Wednesday, 21 August 2013

Indexing your notebook content

If you use a bound notebook rather than a loose-leaf system it can be tricky to locate a particular note just when you need it. Your notes are likely to have been accumulated in a chronological order and unless you maintain multiple notebooks the information won't be organised to make retrieving it always a simple matter.

That's where an index can be very useful. When you set up a new notebook for the first time, reserve the first six pages (or the last six - the choice is yours). Divide each of those pages into four sections, like this:

Do this to all six pages and you will have 24 sections in all. You need to assign each to a letter of the alphabet, combining X, Y and Z in the last section. If you want to combine a few more letters (P and Q, or W and V, for instance) you might be able to get the index down to 4 or 5 pages. Write the relevant letter in each section:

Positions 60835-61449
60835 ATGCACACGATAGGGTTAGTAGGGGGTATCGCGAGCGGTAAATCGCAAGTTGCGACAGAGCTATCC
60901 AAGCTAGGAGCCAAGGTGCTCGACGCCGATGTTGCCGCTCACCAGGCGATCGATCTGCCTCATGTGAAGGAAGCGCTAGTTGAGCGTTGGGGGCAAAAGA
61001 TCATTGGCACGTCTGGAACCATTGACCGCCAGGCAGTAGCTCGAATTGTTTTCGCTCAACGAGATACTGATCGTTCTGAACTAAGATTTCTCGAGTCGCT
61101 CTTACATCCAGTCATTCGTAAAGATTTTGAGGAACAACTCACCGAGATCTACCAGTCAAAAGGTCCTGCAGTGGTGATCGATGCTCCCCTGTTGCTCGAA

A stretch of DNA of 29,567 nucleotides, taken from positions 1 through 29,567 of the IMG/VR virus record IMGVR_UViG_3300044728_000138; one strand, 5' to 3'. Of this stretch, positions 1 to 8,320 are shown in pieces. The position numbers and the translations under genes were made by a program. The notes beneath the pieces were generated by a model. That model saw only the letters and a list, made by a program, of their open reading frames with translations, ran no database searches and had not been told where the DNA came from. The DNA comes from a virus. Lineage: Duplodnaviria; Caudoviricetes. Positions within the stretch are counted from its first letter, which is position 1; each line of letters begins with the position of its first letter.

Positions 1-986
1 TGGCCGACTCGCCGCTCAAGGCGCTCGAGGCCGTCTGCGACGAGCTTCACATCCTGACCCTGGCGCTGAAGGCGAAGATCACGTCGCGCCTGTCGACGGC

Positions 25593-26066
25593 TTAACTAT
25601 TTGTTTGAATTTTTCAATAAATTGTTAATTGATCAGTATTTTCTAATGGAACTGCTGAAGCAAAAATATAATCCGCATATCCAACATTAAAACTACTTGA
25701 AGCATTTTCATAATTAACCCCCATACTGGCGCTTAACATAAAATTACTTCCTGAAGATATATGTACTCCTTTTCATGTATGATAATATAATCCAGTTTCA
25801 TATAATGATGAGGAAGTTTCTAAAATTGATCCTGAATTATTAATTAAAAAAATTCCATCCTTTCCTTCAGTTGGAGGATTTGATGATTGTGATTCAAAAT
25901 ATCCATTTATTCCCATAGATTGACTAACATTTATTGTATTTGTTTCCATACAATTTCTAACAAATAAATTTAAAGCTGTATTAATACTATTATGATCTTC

Now, as you go about filling the rest of the notebook, take some time, perhaps weekly, to review the new content and index it. If, for instance, page 3 of your notebook contains a list of the books you want to read, create an entry in your index section for the letter "B":

 If later you should list more books you want to read on page 16, you can add this to the same entry:

Here's how your opening index page might look after a couple of weeks of use:

This is a really practical way to get the advantages of a bound notebook and still be able to find specific content quickly when you need to.
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